Sjogren’s syndrome is a common problem in patients with rheumatoid arthritis and can also occur in people without RA. In this condition patients complain of dryness in the eyes and in the mouth and other areas. These symtoms can be very severe. The condition is caused by autoimunne mediated inflammation and fibrosis of the salivary glands and tear producing glands. Treatment of Sjogren’s is initially symptomatic using artificial tears, sometimes immunomodulatory eye drops such as Restasis, and plugs to increase the quantity of tears, as well as careful dental hygiene and increased fluid intake. There are some medications that increase the flow of saliva and tears but these medications may cause frequent bowel movements and sweating in some people. The response of Sjogren’s symptoms in RA to DMARDS is variable. While in some patients, the symptoms improve with RA treatment, others do not. It is not easily possible to predict which patients will or will not respond. There are some clinical studies underway with immunomodulatory medications specifically for Sjogren’s syndrome as well.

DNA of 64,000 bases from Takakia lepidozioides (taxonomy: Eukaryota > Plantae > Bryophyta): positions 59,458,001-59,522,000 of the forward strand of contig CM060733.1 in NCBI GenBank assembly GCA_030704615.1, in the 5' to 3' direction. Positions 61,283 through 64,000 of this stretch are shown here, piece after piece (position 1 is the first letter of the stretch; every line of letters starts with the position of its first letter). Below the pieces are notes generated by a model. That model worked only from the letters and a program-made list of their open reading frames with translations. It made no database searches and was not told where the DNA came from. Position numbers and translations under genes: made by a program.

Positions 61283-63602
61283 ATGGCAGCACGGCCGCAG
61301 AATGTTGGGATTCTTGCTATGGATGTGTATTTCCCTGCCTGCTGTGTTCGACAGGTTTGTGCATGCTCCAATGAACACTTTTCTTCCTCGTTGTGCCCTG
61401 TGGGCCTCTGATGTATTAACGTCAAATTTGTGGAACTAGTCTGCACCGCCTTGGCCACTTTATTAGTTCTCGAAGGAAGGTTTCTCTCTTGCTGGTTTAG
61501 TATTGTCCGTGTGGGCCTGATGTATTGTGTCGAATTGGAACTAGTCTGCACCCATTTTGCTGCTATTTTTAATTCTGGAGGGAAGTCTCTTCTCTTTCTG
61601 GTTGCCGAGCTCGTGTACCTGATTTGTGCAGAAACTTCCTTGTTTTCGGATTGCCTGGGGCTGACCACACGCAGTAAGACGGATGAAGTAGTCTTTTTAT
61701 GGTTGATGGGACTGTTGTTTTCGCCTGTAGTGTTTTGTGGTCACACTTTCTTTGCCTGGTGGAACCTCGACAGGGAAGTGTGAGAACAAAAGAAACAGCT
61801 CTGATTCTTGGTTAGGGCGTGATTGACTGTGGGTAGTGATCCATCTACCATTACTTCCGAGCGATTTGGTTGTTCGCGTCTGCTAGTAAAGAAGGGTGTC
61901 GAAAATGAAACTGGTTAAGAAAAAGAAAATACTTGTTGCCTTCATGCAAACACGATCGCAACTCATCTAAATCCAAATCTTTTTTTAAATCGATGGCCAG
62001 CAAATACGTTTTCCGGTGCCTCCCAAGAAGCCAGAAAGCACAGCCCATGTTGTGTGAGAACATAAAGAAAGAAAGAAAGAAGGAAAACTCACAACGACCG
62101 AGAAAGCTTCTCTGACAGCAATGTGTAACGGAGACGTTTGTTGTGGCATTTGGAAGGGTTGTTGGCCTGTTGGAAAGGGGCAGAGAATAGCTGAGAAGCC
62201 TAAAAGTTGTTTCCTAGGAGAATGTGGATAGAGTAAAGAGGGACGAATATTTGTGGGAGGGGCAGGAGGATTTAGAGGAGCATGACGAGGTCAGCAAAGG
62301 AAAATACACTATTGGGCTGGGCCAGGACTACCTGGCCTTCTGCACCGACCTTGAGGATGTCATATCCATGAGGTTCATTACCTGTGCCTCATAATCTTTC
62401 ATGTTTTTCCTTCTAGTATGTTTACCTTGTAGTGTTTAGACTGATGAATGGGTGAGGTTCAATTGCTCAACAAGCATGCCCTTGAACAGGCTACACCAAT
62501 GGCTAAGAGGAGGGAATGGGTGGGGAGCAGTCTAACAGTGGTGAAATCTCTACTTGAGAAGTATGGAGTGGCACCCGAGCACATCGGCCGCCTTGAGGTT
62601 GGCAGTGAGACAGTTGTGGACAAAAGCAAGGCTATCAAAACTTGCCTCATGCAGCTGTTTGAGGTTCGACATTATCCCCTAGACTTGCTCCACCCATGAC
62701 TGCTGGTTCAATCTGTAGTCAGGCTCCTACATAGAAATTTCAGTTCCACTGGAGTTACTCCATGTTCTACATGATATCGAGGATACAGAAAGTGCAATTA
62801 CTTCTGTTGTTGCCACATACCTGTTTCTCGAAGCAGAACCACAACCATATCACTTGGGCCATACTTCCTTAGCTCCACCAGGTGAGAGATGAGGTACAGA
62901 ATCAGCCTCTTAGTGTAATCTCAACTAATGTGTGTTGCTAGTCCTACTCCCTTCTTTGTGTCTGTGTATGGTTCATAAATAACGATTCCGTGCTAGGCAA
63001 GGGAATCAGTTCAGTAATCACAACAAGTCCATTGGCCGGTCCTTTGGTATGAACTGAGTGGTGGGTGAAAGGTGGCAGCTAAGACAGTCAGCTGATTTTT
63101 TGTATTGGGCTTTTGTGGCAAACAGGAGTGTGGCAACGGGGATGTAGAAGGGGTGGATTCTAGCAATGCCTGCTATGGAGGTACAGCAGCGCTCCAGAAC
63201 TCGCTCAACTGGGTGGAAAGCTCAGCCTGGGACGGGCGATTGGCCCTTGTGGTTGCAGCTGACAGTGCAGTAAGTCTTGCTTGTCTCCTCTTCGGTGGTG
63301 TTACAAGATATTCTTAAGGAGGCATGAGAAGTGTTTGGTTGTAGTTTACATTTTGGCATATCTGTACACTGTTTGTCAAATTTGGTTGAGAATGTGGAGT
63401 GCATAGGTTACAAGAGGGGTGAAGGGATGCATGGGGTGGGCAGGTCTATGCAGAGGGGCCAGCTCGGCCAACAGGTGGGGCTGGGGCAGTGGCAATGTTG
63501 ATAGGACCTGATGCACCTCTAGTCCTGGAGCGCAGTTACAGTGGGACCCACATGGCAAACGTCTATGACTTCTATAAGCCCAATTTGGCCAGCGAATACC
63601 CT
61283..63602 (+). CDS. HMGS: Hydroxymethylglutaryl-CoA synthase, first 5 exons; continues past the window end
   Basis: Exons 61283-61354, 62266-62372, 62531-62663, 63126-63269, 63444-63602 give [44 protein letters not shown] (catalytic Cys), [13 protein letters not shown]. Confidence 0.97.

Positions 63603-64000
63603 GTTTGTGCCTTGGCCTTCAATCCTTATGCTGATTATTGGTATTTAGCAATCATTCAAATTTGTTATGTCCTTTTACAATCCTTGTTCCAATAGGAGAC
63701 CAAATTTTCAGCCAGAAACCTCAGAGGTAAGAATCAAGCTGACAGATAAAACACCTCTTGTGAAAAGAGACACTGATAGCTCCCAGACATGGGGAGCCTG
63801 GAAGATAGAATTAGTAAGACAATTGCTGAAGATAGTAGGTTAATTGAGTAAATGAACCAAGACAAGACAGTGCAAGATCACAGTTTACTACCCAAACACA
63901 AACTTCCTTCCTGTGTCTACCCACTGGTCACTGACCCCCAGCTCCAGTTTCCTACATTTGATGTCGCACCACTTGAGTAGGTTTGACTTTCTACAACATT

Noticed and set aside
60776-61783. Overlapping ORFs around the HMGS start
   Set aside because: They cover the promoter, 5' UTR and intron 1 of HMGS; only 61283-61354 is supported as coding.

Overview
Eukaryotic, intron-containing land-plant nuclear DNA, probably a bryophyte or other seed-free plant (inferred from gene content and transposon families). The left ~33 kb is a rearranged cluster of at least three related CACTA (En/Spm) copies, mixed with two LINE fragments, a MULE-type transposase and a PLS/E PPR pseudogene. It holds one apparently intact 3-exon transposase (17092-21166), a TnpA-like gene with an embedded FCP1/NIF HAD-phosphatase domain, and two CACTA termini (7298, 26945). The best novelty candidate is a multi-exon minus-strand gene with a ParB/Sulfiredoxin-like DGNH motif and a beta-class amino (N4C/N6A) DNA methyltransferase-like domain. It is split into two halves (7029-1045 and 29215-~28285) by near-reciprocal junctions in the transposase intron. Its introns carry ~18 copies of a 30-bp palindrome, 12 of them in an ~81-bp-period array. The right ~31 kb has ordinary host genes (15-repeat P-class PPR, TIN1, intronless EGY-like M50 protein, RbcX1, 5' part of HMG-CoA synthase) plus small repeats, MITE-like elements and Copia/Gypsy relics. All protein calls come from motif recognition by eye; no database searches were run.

About Clifton Bingham, III, MD
Professor of Medicine
Director - Johns Hopkins Arthritis Center